Take itself to be a bracketing, then recursively define a bracketing as a sequence
where and
each is a bracketing. A bracketing can be represented as a parenthesized string of s, with parentheses removed from
any single letter for clarity of notation (Stanley 1997). Bracketings built up of binary operations only are called
Binary Bracketings. For example, four letters have 11 possible bracketings:

the last five of which are binary.

The number of bracketings on letters is given by the Generating Function

(Schröder 1870, Stanley 1997) and the Recurrence Relation

(Sloane), giving the sequence for as 1, 1, 3, 11, 45, 197, 903, ... (Sloane's A001003). The numbers are also given by

for (Stanley 1997).

The first Plutarch Number 103,049 is equal to (Stanley 1997), suggesting that
Plutarch's problem of ten compound propositions is equivalent to the number of bracketings. In addition, Plutarch's second
number 310,954 is given by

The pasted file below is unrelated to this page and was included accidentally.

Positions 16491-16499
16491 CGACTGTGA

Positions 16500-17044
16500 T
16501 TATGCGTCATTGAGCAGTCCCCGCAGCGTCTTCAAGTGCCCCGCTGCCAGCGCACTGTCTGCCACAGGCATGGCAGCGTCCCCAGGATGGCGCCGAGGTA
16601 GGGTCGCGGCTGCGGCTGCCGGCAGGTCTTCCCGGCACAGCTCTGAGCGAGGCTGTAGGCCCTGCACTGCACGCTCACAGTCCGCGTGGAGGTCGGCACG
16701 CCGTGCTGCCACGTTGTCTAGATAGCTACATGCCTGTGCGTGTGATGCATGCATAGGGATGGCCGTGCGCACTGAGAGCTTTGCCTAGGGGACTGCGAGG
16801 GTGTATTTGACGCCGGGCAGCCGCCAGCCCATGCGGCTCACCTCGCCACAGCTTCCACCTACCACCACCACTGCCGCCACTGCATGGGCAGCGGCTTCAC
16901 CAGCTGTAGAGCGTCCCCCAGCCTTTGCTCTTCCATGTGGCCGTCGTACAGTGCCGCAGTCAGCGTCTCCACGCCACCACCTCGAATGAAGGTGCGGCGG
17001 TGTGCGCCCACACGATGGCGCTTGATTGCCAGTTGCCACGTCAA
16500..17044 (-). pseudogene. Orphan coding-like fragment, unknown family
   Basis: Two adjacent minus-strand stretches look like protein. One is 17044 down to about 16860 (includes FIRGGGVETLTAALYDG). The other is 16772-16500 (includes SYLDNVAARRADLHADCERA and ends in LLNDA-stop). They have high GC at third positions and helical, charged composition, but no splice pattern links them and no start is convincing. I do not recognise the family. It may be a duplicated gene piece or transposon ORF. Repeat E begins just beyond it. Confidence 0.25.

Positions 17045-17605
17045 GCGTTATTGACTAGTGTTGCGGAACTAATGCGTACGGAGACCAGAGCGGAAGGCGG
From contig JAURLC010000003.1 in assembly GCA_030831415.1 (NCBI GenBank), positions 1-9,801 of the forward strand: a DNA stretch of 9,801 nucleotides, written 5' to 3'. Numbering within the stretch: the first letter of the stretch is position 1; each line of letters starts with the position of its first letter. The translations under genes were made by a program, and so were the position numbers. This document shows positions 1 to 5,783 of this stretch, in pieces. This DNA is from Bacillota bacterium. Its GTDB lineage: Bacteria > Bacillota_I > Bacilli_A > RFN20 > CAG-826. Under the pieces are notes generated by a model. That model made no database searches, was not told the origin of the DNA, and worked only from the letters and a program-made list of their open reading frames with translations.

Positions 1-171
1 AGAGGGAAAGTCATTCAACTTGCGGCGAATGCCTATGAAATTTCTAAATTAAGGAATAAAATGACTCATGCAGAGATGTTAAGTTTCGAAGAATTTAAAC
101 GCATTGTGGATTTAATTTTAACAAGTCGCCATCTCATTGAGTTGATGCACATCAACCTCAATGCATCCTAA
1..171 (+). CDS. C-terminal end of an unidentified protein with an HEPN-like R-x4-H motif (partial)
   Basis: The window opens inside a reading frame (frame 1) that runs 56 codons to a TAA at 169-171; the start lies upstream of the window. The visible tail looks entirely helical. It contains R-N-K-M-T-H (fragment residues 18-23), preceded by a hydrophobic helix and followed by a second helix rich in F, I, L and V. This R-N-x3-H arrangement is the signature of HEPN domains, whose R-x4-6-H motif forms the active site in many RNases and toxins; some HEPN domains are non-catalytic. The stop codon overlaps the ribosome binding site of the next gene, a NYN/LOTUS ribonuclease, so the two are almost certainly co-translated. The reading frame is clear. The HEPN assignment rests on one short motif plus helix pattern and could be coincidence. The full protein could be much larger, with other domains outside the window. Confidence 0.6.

(Habsieger *et al. *1998).

**References**

Habsieger, L.; Kazarian, M.; and Lando, S. ``On the Second Number of Plutarch.'' *Amer. Math. Monthly* **105**, 446, 1998.

Schröder, E. ``Vier combinatorische Probleme.'' *Z. Math. Physik* **15**, 361-376, 1870.

Sloane, N. J. A. Sequence
A001003/M2898
in ``An On-Line Version of the Encyclopedia of Integer Sequences.''
http://www.research.att.com/~njas/sequences/eisonline.html and Sloane, N. J. A. and Plouffe, S.
*The Encyclopedia of Integer Sequences.* San Diego: Academic Press, 1995.

Stanley, R. P. ``Hipparchus, Plutarch, Schröder, and Hough.'' *Amer. Math. Monthly* **104**, 344-350, 1997.

© 1996-9

1999-05-26